RAISED WITH WOLVES


Am I a Hipster?: (half-assedly) considering the paramaters of the word.
May 20, 2014, 10:23 am
Filed under: Essay, Music

I really thought I’d be sitting down to write something intelligent today. I’ve been driving all over Pittsburgh the past few days– sun shining, city bustling, women walking their kids in strollers, kids skating, birds chirping, traffic churning– and you’d figure I’d garner some sort of inspiration from it.

I’ve been in such a great mood the past few days, taking big breaths of city air, olfactory choirs of dogwood flowers, car exhaust, chlorine, and for some reason, ramen noodles. I really expected to sit down and write something about old brick buildings and painted dublinesque doors and little german town and pierogie pizzas, but instead I’m thinking about something a little shallower.

Yesterday I went and popped in on my ex-girlfriend at work, where she was finishing up a tattoo on a lanky, pretty girl. We sat on an a tacky green lounging couch — I’m sure there’s a french word for it, ya know, the ¬†ones with the tall arm rests but no backs– and caught up a little.

She’s doing fine. I’m doing fine. I’m taking vitamins and minerals to stave off my panic attacks and mood swings. Her daughter got a pink barbie jeep for her brithday and drives around chewing bubble gum, she’s sure i’ve seen it on facebook. I haven’t. I promised myself I wouldn’t tell her about the near panic attack I had walking down the street to see her. I told her anyway. She told me that was stupid. She was right.

She said she didn’t like my beard. Said it was too “hipster”.

At first I took a little offense to the accusation. I’m not a hipster, right? I work in Natural Gas, not Mixology. I ride a Harley, not a 1988 Honda cafe racer in mint condition. I have an Alkaline Trio logo on my arm, not Cursive’s “Ugly Organ”. I watch Baseball for gods sake. And hockey! I fist fight people! I wear a wallet chain! It’s not 1998, what the hell?!?!

I began to pull the obligatory, “well I had a massive beard before it was ‘trendy'”, but I realised that wouldn’t help my case in the slightest.

Today, as I walked around the southside, with the sun beaming down and the city coming to life, I relaised it didn’t really matter.

 

We’ve always been hipsters haven’t we? Whether you were a little indie kid with a pair of brown Rebok Classics and a messenger bag, or a punk with a foot tall mohawk and a pair of doc’s, or a sceenie-weenie with cooneye makeup (boys and girls) and coontail extensioins (hopefully just girls), or a pop-punker with levi’s and a LIFETIME tee, or a thrift-store shopping art kid or whatever the hell you were, you’re still that person.

We’ve all, over the past few years, dropped through the homogenizing funnel that is the aughts (do people still call this time period the aughts? they ought to, See what I did there?) Sure the fashion has changed a little, and maybe some of us went through a screamo girl pants phase that had an expiration date of 2005 (for the most part. I’ve been to Dirt Bar recently), but I don’t think it is so much that we’ve changed, but the wider perception of us that has.

Forgive me for being too inclusive. By “us/we” I simply mean the young and fashion conscious who are interested in art. Do you think that’s an adequate description? It’s what I’m going with, anyhow.

It may come off a little “get off my lawn”, but I blame the internet. As microcosms of little music and art scenes were exposed to the greater public via social networking, youtube, blogs, etc, they sort of ceased to be so independent of one another. There was a lot of cross-breeding and, while it was probably a good thing, not to be so exclusive and incestuous, it sort of watered down certain subgenres and subsects until they were all sort of lumped into the same, lazy, unimaginative label: Hipster. It is an homogenizing catch all of sorts.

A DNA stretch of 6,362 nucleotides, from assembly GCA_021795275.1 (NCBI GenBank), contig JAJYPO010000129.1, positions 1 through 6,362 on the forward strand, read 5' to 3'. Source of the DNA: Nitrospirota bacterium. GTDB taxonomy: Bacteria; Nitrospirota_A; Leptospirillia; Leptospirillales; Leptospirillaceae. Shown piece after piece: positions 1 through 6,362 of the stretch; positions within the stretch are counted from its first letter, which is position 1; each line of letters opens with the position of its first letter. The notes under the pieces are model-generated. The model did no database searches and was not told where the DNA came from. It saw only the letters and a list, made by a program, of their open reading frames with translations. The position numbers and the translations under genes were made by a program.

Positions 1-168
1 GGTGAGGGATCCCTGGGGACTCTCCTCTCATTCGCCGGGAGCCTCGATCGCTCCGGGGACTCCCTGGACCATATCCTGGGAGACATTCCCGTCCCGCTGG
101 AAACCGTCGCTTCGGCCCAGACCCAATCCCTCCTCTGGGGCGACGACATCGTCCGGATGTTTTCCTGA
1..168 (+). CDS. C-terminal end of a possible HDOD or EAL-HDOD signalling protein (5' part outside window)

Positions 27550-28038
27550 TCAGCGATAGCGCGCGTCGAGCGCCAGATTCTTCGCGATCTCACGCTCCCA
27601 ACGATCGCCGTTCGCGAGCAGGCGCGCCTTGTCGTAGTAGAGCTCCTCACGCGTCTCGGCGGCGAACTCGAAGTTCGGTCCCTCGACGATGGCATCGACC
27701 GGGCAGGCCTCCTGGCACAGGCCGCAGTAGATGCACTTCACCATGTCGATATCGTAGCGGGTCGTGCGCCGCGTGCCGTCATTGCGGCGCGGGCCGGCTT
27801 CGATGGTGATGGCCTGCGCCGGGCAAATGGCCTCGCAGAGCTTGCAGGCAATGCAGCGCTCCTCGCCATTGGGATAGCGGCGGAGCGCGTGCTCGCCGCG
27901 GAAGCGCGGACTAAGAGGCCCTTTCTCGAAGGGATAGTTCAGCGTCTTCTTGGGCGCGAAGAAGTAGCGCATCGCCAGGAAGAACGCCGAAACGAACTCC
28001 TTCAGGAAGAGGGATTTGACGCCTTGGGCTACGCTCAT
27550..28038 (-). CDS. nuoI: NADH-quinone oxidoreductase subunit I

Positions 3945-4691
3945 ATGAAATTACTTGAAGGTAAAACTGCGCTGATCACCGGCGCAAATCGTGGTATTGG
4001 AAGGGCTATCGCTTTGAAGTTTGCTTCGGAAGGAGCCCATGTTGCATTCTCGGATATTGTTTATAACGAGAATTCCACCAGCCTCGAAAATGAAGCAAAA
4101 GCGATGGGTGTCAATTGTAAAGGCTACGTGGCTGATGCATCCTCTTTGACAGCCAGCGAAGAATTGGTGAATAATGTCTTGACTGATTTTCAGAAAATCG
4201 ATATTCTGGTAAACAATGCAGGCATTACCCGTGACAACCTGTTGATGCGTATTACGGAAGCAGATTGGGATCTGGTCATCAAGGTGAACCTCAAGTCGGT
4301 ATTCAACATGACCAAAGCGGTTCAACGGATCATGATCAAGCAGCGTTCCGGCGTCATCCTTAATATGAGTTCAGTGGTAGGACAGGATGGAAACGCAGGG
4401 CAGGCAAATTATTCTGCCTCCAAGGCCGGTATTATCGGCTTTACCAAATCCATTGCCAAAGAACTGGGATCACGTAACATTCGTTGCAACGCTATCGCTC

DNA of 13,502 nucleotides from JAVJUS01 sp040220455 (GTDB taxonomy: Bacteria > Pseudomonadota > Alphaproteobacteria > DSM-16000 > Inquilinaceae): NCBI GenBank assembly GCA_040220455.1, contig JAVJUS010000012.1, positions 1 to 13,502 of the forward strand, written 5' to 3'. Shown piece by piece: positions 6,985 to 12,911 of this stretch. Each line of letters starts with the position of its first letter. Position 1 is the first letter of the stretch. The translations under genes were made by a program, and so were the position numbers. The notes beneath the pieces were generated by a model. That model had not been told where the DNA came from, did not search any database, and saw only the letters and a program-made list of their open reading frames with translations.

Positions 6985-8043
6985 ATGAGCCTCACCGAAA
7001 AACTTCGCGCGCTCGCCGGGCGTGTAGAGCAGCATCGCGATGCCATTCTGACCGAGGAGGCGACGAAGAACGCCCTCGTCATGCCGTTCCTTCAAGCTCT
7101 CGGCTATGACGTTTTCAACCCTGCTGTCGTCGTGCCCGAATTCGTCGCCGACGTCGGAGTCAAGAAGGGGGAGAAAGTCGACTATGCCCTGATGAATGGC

And sometime around 2008, we all just sorta accepted it. And kids that came up around that time didn’t really know the difference.

I’m still on the fence on whether or not it is a bad thing. I think that at the point where one is striving to accommodate the stereotype of “Hipster”, it has reached a meta-status. The term is too broad, so it doesn’t really mean anything. But maybe that’s easier than saying, “Well I’m a punk rock kid who plays in a folk/country band and dances to shitty EDM on the weekends, oh also I’m 30 for some reason.”. Maybe it was genre exhaustion that we were suffering from in the mid 2000’s that necessitated the term.

Either way, I’ve been to parties at House of Creeps that were attended by aging punks, prissy hip kids in wingtip shoes, genderbender queers, indie goddesses, bros, craft brewers, grafitti artists, ska kids, rockabilly motorcycle dudes, hippie teenagers in grateful dead shirts, crustpunk street kids, and oblivious hipster high schoolers.

And guess what? Everyone got along just fine. Everyone drank together, nodded their heads together, danced together, and smoked cigarettes out in the street together.

In my experience, things haven’t always been this way.

If you’re out of college and still give a shit about music, fashion, art, etc, people are going to call you a hipster. Even if you are pogo-ing in the crowd at a New Found Glory show. I guess its nothing to be pissed about. This is me trying to convince myself more than anything, if it isn’t painfully obvious.

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Bus Trip Oh’ Ten: Episode 19-Chili Dogs and Dumpster Beer

July 8th

The next day, Stephanie and I woke up early and got ready for a bike ride to downtown SLC. AS we were getting ready, a Native American looking guy named Joe walked right up to the bus and started asking our entire life stories. Stephanie was sitting in the driver’s seat putting on her makeup in the mirror that is positioned above the windshield and only offers a view of the other passengers, who at this time, were all asleep.

I entertained Joe for a bit while I put my shoes on and brushed my teeth. The bus is a real creep magnet. Anybody walking down the street just feels like they can just saunter up and say hi. Sure, it’s often hilarious and beneficial, but what exactly makes people think they can just walk up to our front door and start talking to us? Why must we endure the Joes of the world that have nothing better to do on a thursday morning but hear the entire life story of a dirty mohawked man living in a school bus?